The construction of the Mexican state began in the first half of the nineteenth century, which brought with it the uneasy integration of the provinces of New Spain. This is the underlying context of the conflictive relations between the Yucatán Peninsula and the central government of Mexico. Yucatecan historians have tended to regard the political movements of the Peninsula as separatist-independist. However, my hypothesis is that the majority of these problems were due to the concept of shared sovereignty in order to preserve internal autonomy. I therefore propose a new way of examining these relations and a novel explanation of the beginnings of the Mexican state from the perspective of the región of Yucatán.

En la primera mitad del Siglo XIX se inició la construcción del Estado Mexicano y con ello la difícil integración de las provincias novohispanas. En ese contexto se insertan las conflictivas relaciones entre Yucatán y el gobierno de México. Los movimientos políticos peninsulares han sido tachados como separatistas-independistas por la historiografía yucateca, pero sostengo la hipótesis que la mayor parte de los problemas se debieron al uso del concepto de soberanía compartida para conservar la autonomía interna y propongo una nueva forma de ver las relaciones mencionadas y una novedosa explicación sobre los comienzos del Estado Mexicano desde la región yucateca.

Alfredo Prieto
Dates of Fellowship: March 8 – May 8

Alfredo Prieto has a distinguished career in the field of communications, media and publishing, and has written widely on the perception of Cuba in the United States as reflected in literature and the social sciences. In Havana he has occupied key posts on the staff of journals such as Caminos, Cultura y Desarrollo, and Cuadernos de Nuestra América. Since 1997 he is the editor-in-chief of Revista Temas; he is also Assistant Director of Ediciones Unión, the publishing house of the Cuban Association of Artists and Writers (UNEAC), and is a regular columnist for several digital newspapers such as 7 Días (Dominican Republic) and Havana Times. He currently teaches at the University of Havana at the Center for Hemispheric and United States Studies, and is completing a Master‘€™s degree in Literature and Sociology at the same university. Lic. Prieto has been described as arguably the most knowledgeable Cuban scholar living in Cuba specializing in the culture of the Cuban diaspora.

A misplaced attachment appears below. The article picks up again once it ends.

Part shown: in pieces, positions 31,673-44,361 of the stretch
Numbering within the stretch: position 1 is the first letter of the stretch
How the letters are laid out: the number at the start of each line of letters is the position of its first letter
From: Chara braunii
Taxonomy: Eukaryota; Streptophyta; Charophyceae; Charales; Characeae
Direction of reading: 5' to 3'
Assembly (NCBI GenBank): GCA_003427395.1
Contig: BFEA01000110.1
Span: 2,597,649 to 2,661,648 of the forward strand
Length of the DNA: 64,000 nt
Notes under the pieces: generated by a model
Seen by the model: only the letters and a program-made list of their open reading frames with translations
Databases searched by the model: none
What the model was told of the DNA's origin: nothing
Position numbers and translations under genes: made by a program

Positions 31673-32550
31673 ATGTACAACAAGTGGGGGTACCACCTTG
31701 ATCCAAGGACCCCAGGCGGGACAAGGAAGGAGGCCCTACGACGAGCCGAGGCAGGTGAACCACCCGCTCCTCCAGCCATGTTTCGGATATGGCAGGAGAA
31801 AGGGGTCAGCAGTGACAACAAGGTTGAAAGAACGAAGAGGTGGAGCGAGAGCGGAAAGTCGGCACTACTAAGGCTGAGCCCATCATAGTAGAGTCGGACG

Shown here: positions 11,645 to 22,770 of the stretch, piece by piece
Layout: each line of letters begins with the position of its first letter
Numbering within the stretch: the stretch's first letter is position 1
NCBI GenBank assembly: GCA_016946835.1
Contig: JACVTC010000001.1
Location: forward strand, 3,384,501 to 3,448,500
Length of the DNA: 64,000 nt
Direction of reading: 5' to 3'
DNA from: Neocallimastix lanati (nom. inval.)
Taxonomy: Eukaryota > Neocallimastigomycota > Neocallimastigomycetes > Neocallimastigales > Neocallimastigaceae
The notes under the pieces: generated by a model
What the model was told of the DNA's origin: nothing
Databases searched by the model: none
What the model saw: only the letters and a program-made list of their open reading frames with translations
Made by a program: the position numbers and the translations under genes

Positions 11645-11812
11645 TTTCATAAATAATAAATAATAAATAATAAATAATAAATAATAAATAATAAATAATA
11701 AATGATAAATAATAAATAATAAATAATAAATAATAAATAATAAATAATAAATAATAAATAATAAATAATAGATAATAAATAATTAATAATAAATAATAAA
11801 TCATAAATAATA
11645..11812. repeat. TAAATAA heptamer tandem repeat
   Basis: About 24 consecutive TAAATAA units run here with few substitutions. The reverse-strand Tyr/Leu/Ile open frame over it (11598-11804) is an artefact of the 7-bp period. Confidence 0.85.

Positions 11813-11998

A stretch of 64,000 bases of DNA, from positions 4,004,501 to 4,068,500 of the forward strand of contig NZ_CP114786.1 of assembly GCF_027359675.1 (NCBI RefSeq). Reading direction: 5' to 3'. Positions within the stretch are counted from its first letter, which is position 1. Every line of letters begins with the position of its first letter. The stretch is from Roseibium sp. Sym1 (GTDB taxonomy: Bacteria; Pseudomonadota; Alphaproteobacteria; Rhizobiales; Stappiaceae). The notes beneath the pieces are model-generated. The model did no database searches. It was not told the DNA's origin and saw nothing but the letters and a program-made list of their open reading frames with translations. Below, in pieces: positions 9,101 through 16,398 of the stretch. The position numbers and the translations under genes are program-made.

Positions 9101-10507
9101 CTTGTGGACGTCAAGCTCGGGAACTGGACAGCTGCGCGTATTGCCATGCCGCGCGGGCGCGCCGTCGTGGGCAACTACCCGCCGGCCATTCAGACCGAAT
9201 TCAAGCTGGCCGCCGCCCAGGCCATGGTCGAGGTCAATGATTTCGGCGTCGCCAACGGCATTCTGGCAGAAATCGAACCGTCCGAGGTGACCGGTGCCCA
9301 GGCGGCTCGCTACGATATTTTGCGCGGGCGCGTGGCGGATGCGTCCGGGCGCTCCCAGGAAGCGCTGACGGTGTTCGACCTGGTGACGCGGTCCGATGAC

Project: El ojo que te ve: visiones de la isla en la literatura cubano-americana/ The Eye That Sees You: Visions of the Island in Cuban-American Literature

Este proyecto persigue indagar cómo se perciben Cuba y su cultura en la literatura cubano-americana, sobre todo de los 90 a hoy; es decir, la crisis cubana y sus imaginarios, un tema no estudiado en la producción académica nacional. Su problema principal es en qué medida en esta literatura se produce una superación de los estereotipos actuantes en la sociedad global al mirar al otro, y si ‘€œla condición cubano-americana‘€ logra romper o no con el peso de la tradición. Continuaría así mis investigaciones sobre Cuba en la cultura norteamericana, emprendidas tanto en la Isla como en diversas instituciones académicas de los Estados Unidos.

This project explores the ways in which Cuba and its culture are perceived in Cuban-American literature, especially since 1990s to the present, that is, focusing on the Cuban crisis and its imaginaries, a topic that has not been studied by Cuban academics. The main focus is to examine the degree to which this literature supersedes common stereotypes found in global society when engaging with the Other and if the so-called ‘€œCuban-American condition‘€ effectively breaks with the weight of this tradition or not. My project is an extension of my ongoing research on the topic of Cuba within North American culture conducted on the island as well as in several academic institutions in the United States.